Increasing shark attacks arouse debate in West Australia


After a wave of attacks that has again seen West Australia named as one of the two global hot spots for shark attacks, debate is growing in this sea-loving region on how best to deal with a predator that some say has acquired a taste for a new food source.

A University of Florida report released this week has highlighted the dilemma facing W.A. authorities with another year of fatal attacks among the 80 “unprovoked” shark attacks worldwide in 2012.

Great white sharks have been a protected species in Western Australia for more than a decade, after the International Union for Conservation of Nature identified them as vulnerable. Now it seems the shoe is on the other foot.

Australia had what was described as an “average year” with 14 attacks and two fatalities, “despite the media attention regarding incidents in Western Australia that resulted in a government- sanctioned culling hunt for endangered white sharks”, the report says.

According to George Burgess, director of the university’s International Shark Attack File, Western Australia’s five attacks in 2012 indicated a “problematic situation” where people were becoming the problem and paying the price.

“A perfect example of that is in Western Australia, where people have been getting hit in areas of known white shark abundance at times of the year when white shark numbers are at their highest – the responsibility is upon us, as humans, to avoid such situations or else pay the consequence.”

The W.A. fisheries department has responded by partnering with Surf Life Saving WA to develop new strategies for beach goers and users of the aquatic environment on the risks associated with sharks.

To lead this effort a Shark Response Unit was established in early 2012. The new unit will undertake additional research into sharks and oversee the development of a community engagement strategy to improve public safety and raise awareness of shark response and alert procedures.

Of the 370 plus shark species in the world, more than 100 live in Western Australian waters. These range in size from the tiny pygmy shark, which grows up to 30 centimeters long, to the whale shark the world’s biggest fish that grows up to 12 meters. But it is the Great While that is attacking swimmers.

Helicopter shark patrols in the South-West will be extended during the March long weekend and the Easter break.

The extended aerial patrols are part of the State Government’s 20 million U.S. dollars shark mitigation strategy.

Surf Life Saving WA’s rescue helicopter crews have been kept busy in the metropolitan area and South-West so far this summer with 246 sharks sighted by the rescue services.

Despite sharks rarely causing harm when interacting with humans, fears of a change in the predatorial habits of the Great White has riven West Australian surfers and swimmers with growing anxiety.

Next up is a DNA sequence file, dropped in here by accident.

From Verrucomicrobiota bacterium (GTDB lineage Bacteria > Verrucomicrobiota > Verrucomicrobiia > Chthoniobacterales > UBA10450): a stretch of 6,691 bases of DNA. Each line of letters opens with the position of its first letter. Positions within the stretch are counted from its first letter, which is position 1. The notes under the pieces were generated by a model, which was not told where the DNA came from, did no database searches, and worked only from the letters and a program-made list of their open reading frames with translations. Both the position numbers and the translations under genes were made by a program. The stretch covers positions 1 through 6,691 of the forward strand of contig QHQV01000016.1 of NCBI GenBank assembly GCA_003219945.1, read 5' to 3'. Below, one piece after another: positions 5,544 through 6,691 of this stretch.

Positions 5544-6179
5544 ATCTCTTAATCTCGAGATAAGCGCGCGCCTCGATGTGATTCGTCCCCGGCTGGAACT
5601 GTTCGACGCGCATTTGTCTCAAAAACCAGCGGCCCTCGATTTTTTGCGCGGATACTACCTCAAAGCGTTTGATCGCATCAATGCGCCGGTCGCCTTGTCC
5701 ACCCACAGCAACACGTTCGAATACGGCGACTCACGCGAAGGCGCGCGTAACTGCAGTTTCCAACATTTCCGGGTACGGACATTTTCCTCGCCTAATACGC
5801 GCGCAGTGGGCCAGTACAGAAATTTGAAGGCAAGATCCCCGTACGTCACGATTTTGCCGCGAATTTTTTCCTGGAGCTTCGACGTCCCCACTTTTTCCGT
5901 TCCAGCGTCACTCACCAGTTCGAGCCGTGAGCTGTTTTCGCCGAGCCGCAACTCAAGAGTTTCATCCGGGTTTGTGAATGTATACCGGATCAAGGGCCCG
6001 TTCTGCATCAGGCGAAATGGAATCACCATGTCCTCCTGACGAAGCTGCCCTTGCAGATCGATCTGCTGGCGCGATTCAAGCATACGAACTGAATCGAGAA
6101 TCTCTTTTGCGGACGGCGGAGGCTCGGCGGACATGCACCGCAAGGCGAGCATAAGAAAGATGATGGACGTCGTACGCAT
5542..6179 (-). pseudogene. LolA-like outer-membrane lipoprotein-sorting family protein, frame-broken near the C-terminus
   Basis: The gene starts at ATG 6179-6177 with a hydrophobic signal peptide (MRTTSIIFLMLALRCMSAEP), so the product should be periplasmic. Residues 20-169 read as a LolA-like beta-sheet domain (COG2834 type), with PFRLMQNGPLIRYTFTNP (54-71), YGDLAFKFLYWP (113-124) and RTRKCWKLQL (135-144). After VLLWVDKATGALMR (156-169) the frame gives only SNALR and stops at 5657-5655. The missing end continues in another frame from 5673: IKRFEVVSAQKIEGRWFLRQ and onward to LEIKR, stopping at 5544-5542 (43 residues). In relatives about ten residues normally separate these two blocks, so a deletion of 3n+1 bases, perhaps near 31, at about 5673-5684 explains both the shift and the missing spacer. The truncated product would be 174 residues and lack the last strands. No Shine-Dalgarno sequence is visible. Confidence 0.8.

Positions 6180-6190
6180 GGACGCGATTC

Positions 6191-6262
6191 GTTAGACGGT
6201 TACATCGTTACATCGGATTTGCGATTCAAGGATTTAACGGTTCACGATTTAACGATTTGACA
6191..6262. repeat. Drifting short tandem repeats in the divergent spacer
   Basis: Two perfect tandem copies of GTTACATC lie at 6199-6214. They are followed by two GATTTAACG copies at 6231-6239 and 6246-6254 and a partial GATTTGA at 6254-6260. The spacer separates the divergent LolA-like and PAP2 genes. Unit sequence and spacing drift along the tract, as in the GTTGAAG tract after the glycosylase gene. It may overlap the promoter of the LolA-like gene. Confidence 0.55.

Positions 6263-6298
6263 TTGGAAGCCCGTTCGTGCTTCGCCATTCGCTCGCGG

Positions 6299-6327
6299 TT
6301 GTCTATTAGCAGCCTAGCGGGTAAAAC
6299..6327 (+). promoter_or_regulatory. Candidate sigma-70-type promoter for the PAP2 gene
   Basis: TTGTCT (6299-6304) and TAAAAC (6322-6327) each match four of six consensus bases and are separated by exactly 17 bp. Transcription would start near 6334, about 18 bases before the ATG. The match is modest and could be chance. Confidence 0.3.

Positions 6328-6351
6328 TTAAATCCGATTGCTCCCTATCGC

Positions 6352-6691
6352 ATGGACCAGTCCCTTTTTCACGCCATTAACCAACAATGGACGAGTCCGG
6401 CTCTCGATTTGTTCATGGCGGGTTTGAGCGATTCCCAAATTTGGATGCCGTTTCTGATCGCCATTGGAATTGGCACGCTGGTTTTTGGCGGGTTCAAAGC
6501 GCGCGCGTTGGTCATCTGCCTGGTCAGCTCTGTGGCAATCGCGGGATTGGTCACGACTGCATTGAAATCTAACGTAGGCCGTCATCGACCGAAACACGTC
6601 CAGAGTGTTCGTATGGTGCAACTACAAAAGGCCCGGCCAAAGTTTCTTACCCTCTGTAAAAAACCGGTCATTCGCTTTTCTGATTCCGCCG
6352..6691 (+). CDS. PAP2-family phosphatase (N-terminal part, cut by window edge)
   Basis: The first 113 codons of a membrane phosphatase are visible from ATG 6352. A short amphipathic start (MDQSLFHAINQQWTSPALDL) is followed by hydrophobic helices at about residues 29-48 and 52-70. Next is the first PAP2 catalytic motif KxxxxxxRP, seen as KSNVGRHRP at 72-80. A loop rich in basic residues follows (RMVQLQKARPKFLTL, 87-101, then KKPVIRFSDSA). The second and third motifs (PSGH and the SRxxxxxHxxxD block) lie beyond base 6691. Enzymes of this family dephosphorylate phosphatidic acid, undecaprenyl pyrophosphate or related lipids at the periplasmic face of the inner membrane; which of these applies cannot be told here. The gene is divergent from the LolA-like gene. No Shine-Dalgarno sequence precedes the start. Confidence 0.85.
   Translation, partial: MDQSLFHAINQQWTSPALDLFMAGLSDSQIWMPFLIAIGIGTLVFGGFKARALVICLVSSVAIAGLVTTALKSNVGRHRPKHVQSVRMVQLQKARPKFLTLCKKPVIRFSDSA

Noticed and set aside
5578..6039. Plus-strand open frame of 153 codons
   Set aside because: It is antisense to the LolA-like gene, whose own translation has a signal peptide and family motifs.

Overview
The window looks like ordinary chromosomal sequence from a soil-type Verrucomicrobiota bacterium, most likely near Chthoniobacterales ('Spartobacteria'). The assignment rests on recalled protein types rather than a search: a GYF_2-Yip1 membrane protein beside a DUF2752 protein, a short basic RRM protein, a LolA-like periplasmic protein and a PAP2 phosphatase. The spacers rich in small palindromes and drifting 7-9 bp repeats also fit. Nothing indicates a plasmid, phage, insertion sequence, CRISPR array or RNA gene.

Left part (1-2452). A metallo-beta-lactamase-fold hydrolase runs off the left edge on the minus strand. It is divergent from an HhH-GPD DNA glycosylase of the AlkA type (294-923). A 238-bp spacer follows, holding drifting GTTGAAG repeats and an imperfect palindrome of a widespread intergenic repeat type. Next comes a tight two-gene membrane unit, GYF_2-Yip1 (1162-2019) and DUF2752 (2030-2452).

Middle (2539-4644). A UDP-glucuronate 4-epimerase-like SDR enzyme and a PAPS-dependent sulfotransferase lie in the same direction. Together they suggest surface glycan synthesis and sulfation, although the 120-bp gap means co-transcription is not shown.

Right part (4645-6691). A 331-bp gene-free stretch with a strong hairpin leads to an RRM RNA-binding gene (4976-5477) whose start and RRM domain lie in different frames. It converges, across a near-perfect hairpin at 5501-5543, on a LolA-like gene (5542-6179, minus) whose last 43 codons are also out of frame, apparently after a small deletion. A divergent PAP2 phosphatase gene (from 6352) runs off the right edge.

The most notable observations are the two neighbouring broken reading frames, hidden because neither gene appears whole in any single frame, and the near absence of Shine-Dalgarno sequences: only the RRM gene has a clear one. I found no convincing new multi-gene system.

The most recent death in 2012 just north of the capital city of Perth, was the fifth death in just 10 months.

A 24-year-old surfer from Perth, Benjamin Linden, was attacked by a great white shark about 600 feet off Wedge Island. A jet skier noticed a pool of blood and towed the body — which the shark had severed in half — to the shore.

The presence of some shark species as “apex predators” occupying the very top level of the food web is actually an indication of a healthy marine environment. Sharks worldwide have become threatened by the extensive trade in Shark Fin soup and activists have reacted strongly against government moves to cull the Great Whites.

As well as their environmental importance, sharks are a valuable resource for the fishing and tourism industries.

Last year the Western Australian Premier Collin Barnett and Fisheries Minister Norman Moore, announced an allocation of 6.85 million Australian dollars for a shark cull as part of its “shark mitigation” strategy, in response to the wave of sharks attacks in the state.

Two million Australian dollars of these funds was to be allocated to a new service to allow the Department of Fisheries to track, catch and, if necessary, destroy sharks (species not specified) in close proximity to beach goers including setting drum lines if a danger is posed.

This is in contravention of a report, itself commissioned by the WA Department of Fisheries – “Due to the environmental impacts of shark control activities, it is not recommended that either shark nets or drum-lines be introduced into Western Australia.”

In a poll conducted by The West Australian newspaper, 82 percent of respondents said “No” when asked the question “Should Great White Sharks Be Culled?”

According to Shark Alarm, a group that monitors shark activity in Australian waters, the state government’s decision may actually cause more damage than good.

“People who love the ocean, and who respect that this species is endangered will now most likely refuse to report the sighting at all, in fear that the shark will be killed by the government,” a spokesman said.

All seems to be cold comfort for tourists who are now thinking hard about how best to cool down during another sizzling Perth summer.

As temperatures topped 42 degrees for the fourth consecutive day, visitors Alana and Michel from Clermont-Ferrand in France told Xinhua they would not be going to the beach – there were other ways of getting through the heat.

“Actually, we would rather just drink beer it is very good, and much safer.”